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Thursday, 15 March 2012 17:14

Size isn’t everything at Indianapolis Jiu Jitsu Coach

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At the Indianapolis Jiu Jitsu Coach, students from all walks of life attend classes to learn correct jiu jitsu technique from Professor Marcello Monteiro. In addition to the wide array of demographic information represented in the academy, there is also a broad selection with regards to the size, shape, and strength of the participants. There is usually a suitable training partner for everyone in each class session, someone who is a good match and a challenge for both athletes who can push each other to improvement. However, the beauty of the sport of jiu jitsu is that size and strength aren’t always everything.

Jon Correa, General Manager of Marcello’s Indianapolis Jiu Jitsu academy located at 4967 South Emerson Ave, has told us multiple times that “the only way to get good at Jiu Jitsu is to practice Jiu Jitsu.” By that he means that size, strength, speed, and flexibility, while all beneficial and important in their own right, can never overcompensate for experience, practice, and technique in the long run. It seems that having exceptional size and strength is somewhat of a double-edged sword. Of course, on the one hand, you can overwhelm your opponent or training partner using brute force, especially if you are both beginners or of the same rank, all else being equal. On the other hand, the more muscular and compact you are can make you more vulnerable to certain submissions. For instance, if you have huge, powerful shoulders, while they may be strong they will probably have a lesser range of motion than your opponent, leaving you more susceptible to the kimura submission. Also, big forceful opponents, before they learn good jiu jitsu technique, can exhaust themselves more quickly going for the early submission. If their opponent is higher rank and has more practical mat experience, chances are good that they will be able to successfully defend for a minute or two until the larger athlete gasses out, making it easier for the more experienced combatant to then end the match with a submission.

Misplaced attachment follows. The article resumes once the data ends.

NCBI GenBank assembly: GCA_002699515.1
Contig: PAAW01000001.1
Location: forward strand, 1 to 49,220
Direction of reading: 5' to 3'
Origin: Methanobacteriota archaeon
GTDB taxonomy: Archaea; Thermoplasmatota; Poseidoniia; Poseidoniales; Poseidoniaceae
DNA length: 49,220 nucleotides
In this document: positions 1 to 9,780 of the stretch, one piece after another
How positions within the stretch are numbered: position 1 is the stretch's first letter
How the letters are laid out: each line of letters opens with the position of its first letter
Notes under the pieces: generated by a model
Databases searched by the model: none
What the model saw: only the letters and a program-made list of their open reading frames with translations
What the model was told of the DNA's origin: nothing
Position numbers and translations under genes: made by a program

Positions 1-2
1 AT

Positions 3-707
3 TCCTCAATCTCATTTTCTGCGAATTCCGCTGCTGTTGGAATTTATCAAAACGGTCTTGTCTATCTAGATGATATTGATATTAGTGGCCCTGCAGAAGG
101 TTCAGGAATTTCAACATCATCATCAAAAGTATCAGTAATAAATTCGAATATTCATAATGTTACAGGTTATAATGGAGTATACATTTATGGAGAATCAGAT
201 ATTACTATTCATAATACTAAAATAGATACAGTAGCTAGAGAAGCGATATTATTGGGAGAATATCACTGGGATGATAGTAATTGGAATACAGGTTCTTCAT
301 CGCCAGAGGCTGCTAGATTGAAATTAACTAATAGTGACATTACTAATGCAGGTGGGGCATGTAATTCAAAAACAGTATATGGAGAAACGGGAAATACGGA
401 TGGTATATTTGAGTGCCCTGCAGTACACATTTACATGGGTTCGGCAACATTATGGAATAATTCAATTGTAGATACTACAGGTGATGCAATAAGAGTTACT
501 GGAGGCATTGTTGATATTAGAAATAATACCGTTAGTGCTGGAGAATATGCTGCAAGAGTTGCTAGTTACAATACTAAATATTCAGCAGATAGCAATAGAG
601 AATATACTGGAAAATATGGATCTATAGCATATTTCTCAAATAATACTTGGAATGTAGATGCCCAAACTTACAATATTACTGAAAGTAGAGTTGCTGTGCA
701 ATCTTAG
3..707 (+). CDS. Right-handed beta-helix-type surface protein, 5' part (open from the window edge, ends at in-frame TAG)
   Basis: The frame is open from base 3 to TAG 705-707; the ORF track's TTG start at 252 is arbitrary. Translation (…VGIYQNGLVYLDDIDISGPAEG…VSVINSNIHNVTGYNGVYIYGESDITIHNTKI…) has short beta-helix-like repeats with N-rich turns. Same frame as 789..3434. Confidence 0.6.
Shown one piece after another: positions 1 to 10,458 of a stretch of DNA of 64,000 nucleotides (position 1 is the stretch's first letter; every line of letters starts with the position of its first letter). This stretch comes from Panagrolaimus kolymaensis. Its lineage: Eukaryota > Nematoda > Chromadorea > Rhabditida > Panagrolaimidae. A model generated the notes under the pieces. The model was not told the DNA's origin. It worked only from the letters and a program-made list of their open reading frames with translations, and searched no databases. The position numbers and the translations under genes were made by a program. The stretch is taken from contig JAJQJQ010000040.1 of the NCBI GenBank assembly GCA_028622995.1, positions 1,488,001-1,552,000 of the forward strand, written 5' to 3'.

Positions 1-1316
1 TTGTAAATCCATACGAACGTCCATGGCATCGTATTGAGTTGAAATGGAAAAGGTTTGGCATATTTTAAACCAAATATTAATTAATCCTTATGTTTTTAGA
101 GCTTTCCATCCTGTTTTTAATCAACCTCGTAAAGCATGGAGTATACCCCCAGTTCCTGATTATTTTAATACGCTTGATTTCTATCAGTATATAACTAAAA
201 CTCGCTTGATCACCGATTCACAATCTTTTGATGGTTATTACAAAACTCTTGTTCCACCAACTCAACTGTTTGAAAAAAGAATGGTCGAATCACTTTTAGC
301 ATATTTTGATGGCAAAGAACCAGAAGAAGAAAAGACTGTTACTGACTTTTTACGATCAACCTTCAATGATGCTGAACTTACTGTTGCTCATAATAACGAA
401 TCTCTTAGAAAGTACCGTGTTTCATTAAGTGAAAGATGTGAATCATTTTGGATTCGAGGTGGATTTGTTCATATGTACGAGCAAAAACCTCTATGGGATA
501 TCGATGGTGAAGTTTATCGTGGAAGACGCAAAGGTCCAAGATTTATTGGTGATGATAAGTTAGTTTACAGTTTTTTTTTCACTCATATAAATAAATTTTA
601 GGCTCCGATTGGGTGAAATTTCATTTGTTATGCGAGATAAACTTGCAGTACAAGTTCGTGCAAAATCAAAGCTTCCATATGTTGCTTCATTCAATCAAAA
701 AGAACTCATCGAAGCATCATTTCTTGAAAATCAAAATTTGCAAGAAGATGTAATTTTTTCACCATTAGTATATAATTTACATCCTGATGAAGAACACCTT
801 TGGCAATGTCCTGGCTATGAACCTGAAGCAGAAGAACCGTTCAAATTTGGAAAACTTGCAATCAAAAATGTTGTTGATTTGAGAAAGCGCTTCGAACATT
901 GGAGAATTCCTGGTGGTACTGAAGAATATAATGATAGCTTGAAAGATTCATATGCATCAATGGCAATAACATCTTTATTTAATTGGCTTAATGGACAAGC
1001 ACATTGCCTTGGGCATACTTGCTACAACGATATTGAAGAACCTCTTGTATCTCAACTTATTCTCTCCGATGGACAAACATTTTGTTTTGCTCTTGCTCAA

Professor Marcello is always focused on the proper technique in class, as well as the mental aspect of the game and minimizing mistakes. He trains us to be able to take on larger opponents and still maintain our dominate position at all times with superior execution. I know from personal experience that size is not the deciding factor in Jiu Jitsu matches. I have submitted a couple of bigger guys with less experience than me, but more importantly I have been completely dominated by higher ranked, more experienced guys who may weigh forty or more pounds less than me. They have hundreds or even thousands of hours of mat experience, have been in innumerable different situations playing the “game,” and aren’t the least bit concerned about how much weight someone else can bench or military press. It takes years of consistent hard work and effort to take your game to that level, but once it is there it makes experience a much more important factor in a Jiu Jitsu fight then strength.

So, no matter what your size or strength level, don’t let it deter you from practicing the sport if you aspire to. After all, Brazilian Jiu Jitsu is somewhat of a leveler for the smaller guy, and is more of a mental game anyway. And if you can put exceptional strength and conditioning with top notch training and experience, then watch out!

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